How collaboration technology can help

Collaboration technology has become an increasingly important component of new marketing technology products, especially as the need to coordinate content production has grown.

Older products (like the “big four” marketing automation platforms) often include rudimentary collaboration tools — for example, basic content calendars. These calendars usually require a license for each user, making them impractical for many marketing teams.

With the rise of content marketing, which demands cooperation across the entire marketing team, platforms like Percolate, Kapost, NewsCred and Curata have included somewhat better collaboration tools (though you still have to pay for licenses for your entire marketing team). These tools include not just calendars, but also content scheduling, persona management and lots and lots of analytics.

And collaboration technology like Atlassian’s Jira has begun to target non-engineering business functions. You can still definitely tell that Jira is built for engineers, but now there’s Jira Core.

And of course, there’s Slack.

But here’s the thing about tools: they only work if there’s good process and culture behind them. Tools are an accelerator, not a way of promoting collaboration by themselves. Using a piece of marketing technology when your team isn’t ready simply exacerbates the original problem you were trying to solve. You still have your original problems, and now you (and your team) have to maintain and get used to a new set of processes as well.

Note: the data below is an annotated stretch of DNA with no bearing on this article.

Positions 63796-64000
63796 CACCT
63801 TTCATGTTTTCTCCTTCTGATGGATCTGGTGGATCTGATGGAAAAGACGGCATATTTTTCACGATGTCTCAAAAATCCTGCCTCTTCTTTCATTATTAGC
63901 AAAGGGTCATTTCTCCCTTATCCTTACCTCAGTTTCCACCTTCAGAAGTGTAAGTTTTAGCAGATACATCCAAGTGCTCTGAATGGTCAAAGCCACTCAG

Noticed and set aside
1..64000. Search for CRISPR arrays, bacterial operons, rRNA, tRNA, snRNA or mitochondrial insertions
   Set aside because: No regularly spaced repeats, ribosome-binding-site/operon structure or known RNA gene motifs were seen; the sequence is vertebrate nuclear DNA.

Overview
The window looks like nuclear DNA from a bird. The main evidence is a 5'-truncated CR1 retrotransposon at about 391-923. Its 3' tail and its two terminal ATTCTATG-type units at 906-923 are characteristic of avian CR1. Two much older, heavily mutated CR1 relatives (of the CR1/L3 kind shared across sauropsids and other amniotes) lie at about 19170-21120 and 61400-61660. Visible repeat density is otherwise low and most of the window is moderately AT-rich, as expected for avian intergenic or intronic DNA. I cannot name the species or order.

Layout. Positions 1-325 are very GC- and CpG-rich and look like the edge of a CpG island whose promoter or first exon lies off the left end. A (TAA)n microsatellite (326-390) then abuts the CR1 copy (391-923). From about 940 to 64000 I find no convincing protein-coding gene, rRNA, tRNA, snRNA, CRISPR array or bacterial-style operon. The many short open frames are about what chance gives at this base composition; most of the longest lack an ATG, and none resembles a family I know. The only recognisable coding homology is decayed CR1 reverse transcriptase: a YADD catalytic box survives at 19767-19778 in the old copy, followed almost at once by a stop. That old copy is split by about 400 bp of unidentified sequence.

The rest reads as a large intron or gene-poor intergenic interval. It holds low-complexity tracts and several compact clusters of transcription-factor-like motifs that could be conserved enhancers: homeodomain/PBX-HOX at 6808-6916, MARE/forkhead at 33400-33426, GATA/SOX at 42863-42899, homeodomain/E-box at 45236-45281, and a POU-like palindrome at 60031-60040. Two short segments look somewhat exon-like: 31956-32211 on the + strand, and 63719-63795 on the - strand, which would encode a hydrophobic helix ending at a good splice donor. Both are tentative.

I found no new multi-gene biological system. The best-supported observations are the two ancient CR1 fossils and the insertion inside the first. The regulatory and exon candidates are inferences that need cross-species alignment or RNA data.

Slack makes it really easy (and fun!) to interrupt people while they’re doing something else. Is that good or bad? It depends on the expectations you’ve set around when it’s OK to interrupt, and when that’s useful.

So the first major challenge of collaboration technology is figuring out how to work effectively together in the first place. We need to spend more time learning how to communicate in supported, effective and coherent ways among individuals and departments. Collaboration technology is a layer on top of that.

Collaboration technology provides access to information; Marketing Ops helps create a culture that understands how how to use it.

Learning from engineering

In realizing the importance of high-quality collaboration and the technology that supports it, marketing is catching up with what other departments, particularly engineers, have known for a long time.

Engineering departments have improved their productivity tremendously over the past 20 years. A lot of that is due to technical genius. But a lot of it, too, is better collaboration. Just look at seminal books like “Peopleware,” or the entire DevOps movement. Or look at the success of GitHub… fundamentally, a collaboration tool.

Engineers have learned lots of collaboration principles that marketers are just beginning to think about. We should be paying more attention. Marketing Ops can lead the way.

Opinions expressed in this article are those of the guest author and not necessarily MarTech. Staff authors are listed here.

About the author

Justin Dunham
Justin is an independent marketing consultant. He specializes in customer acquisition, marketing technology, and marketing analytics for enterprise software companies. He has previously led digital marketing functions at fast-growing organizations, including enterprise unicorn MongoDB and Gates Foundation grantee One Acre Fund. Justin has an MBA from the Wharton School in Entrepreneurial Marketing, and lives in sunny Portland, Oregon.